Seventh annual Niswonger Children’s Hospital Radiothon on Feb. 21-22 to benefit crucial Child Life Services department
Empowering children, easing fears and creating a comforting environment for kids are what a child life specialist at Niswonger Children’s Hospital does every day.
Seven-year-old Ellee Large’s mother remembers what it was like for her daughter when she was diagnosed with pediatric leukemia at the age of five.
“The unknown is very scary; it’s terrifying for both you and your child, but you have to be strong for them,” said Shauna Large. “When Ellee began her treatment, she was so scared. I’ll never forget how much it helped her when Child Life Services came in and showed her how the procedures were going to happen. They showed her on a doll, so she could visualize it and really understand what’s going on. It was a huge comfort for Ellee.”
That’s why Niswonger Children’s Hospital has a Child Life Services department, staffed by specially trained team members who make a huge difference for kids like Ellee and their families.
“Children understand their world and process their emotions through play,” said Amanda Ward, manager of Child Life Services. “Child life specialists use play as a powerful tool to help children cope with the new experiences and complex feelings they may have while they’re in the hospital, and it makes a big difference in not only their emotional state, but their physical healing as well.”
Child life specialists often provide simple games, crafts, or toys to help cheer and distract children while they’re undergoing medical treatment. But where the expertise and training of the child life specialist really shines is in medical play – a therapeutic approach to educating children about all aspects of their care. This might involve allowing a child to practice giving an IV to a teddy bear, or having the child take the caregiver role in putting a doll through a toy MRI machine.
As one young patient described it, child life specialists help her “be brave” during tests and procedures.
“These medical play activities help children feel in control of their environment and help them to better understand what’s being done to care for them,” said Ward. “When kids feel safe, they’re in a better frame of mind for healing.”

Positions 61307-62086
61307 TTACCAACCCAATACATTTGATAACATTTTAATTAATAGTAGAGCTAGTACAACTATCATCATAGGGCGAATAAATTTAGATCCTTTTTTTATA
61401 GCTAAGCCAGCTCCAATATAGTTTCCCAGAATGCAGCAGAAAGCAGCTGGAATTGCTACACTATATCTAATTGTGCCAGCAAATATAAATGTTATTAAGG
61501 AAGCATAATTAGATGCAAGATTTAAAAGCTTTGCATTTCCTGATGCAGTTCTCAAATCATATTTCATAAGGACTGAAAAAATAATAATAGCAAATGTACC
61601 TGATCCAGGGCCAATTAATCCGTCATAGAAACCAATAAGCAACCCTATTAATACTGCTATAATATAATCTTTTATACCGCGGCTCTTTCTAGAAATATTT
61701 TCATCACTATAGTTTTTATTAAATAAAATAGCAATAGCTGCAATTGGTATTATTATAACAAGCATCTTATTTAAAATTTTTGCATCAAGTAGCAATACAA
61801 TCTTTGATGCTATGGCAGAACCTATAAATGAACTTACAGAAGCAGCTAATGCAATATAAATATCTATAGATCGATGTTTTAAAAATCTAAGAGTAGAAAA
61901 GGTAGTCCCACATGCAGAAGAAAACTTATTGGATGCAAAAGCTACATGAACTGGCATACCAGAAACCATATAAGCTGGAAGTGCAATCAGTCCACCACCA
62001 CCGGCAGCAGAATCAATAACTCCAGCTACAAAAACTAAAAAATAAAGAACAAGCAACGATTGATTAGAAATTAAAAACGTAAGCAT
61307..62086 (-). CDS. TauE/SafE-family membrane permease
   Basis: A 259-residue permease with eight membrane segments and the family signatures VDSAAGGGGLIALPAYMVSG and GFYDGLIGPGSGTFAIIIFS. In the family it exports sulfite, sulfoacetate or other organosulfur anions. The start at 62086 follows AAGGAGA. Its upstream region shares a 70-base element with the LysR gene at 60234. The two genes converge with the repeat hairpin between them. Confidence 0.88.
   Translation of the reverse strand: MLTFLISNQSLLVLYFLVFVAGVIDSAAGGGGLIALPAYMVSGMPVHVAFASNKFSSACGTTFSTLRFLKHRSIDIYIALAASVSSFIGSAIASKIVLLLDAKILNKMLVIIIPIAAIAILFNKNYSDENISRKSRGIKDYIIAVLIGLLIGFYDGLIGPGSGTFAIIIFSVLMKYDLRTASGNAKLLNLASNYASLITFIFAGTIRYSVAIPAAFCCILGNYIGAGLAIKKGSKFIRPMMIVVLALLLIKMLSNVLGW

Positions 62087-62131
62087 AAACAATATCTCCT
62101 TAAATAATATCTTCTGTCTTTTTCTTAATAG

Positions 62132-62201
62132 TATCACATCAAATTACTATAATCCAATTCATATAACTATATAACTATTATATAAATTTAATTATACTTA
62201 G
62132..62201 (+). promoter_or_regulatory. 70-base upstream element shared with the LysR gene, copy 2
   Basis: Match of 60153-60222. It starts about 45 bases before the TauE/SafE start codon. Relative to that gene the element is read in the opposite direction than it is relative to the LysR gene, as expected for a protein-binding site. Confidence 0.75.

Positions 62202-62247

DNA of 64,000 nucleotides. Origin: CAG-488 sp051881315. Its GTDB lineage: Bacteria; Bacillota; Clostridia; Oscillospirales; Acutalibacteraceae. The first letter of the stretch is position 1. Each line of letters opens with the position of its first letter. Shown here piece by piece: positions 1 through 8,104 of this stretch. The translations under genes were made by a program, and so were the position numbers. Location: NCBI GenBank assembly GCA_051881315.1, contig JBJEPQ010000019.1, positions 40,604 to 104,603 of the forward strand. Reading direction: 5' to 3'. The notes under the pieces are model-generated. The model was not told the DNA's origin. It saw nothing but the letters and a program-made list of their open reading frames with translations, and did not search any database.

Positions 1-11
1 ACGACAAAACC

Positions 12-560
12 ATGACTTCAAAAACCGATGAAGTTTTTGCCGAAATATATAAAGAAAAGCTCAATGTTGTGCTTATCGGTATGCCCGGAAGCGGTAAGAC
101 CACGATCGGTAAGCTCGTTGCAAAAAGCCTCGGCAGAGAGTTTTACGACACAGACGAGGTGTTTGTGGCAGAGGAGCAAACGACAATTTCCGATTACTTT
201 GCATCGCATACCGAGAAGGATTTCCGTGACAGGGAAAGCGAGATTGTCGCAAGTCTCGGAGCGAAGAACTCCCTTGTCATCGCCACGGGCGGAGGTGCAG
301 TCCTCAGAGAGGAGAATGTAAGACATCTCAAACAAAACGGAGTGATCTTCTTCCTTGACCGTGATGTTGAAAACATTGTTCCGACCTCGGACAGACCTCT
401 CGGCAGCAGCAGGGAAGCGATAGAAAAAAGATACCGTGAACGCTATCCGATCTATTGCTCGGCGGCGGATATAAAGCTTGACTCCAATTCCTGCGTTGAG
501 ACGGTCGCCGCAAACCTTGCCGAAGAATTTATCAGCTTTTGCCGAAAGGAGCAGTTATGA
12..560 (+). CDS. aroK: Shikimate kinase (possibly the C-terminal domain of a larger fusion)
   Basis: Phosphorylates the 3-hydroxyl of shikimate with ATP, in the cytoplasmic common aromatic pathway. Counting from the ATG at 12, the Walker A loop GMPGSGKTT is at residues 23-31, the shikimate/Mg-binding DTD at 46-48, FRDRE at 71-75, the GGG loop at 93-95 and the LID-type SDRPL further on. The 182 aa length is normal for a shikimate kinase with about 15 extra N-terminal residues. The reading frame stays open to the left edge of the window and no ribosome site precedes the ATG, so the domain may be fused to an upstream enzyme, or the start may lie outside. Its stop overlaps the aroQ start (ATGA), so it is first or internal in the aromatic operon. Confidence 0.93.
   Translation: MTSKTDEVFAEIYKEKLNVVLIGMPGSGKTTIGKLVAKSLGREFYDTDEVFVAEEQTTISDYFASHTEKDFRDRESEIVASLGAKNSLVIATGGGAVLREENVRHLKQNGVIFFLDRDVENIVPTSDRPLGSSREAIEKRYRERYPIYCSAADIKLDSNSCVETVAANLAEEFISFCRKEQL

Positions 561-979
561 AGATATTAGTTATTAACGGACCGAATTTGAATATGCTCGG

The seventh annual Niswonger Children’s Hospital Radiothon – a Ballad Health Foundation event – will be supporting Child Life Services. The event is set for Feb. 21-22 and will be broadcast live on the radio by Holston Valley Broadcasting from the lobby of the children’s hospital, culminating a fundraising campaign that involves the whole region.
“Our Child Life Services team is truly the heart of our hospital,” said Lisa Carter, chief executive officer of Niswonger Children’s Hospital. “The child life specialists completely change the type of care that the children receive. They make children brave as they change the hospital from scary to a fun, safe place for healing and hope. Supporting them through the radiothon will truly make a difference to our patients and their families.”
The radiothon relies on volunteers and community support to raise money for the hospital. In the days leading up to the event, local corporate sponsors line up their pledges, while children make contributions through change buckets at local schools. On the two days of the event itself, fundraising teams work phone shifts in the hospital lobby to both make and receive calls for donations, turning it into a friendly competition to see who can raise the most money.
The campaign is now accepting pledges in two ways:
Text “KITE” to 51555
For more details on putting together a fundraising team to support Child Life Services, visit www.niswongerchildrensradiothon.com or call the Ballad Health Foundation at 423-302-3131 or 423-230-8550.